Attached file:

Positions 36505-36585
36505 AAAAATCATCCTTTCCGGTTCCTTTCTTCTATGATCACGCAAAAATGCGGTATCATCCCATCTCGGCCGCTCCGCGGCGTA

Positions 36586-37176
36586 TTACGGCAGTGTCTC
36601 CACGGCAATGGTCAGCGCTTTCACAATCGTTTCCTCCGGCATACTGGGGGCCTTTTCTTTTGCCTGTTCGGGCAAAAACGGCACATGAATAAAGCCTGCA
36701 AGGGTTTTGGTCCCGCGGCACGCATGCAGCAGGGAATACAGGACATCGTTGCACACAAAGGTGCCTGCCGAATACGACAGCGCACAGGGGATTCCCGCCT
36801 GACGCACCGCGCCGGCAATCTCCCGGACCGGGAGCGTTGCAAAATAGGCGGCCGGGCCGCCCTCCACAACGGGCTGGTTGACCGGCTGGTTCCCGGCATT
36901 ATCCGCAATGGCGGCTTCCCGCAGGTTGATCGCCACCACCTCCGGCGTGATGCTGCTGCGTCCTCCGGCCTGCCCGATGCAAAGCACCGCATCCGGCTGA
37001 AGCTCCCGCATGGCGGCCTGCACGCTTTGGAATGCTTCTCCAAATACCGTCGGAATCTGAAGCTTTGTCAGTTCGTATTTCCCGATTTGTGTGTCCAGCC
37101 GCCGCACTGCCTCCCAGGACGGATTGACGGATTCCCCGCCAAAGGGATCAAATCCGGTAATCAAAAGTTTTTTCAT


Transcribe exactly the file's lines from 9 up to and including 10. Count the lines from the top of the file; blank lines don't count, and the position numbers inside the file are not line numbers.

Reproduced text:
37001 AGCTCCCGCATGGCGGCCTGCACGCTTTGGAATGCTTCTCCAAATACCGTCGGAATCTGAAGCTTTGTCAGTTCGTATTTCCCGATTTGTGTGTCCAGCC
37101 GCCGCACTGCCTCCCAGGACGGATTGACGGATTCCCCGCCAAAGGGATCAAATCCGGTAATCAAAAGTTTTTTCAT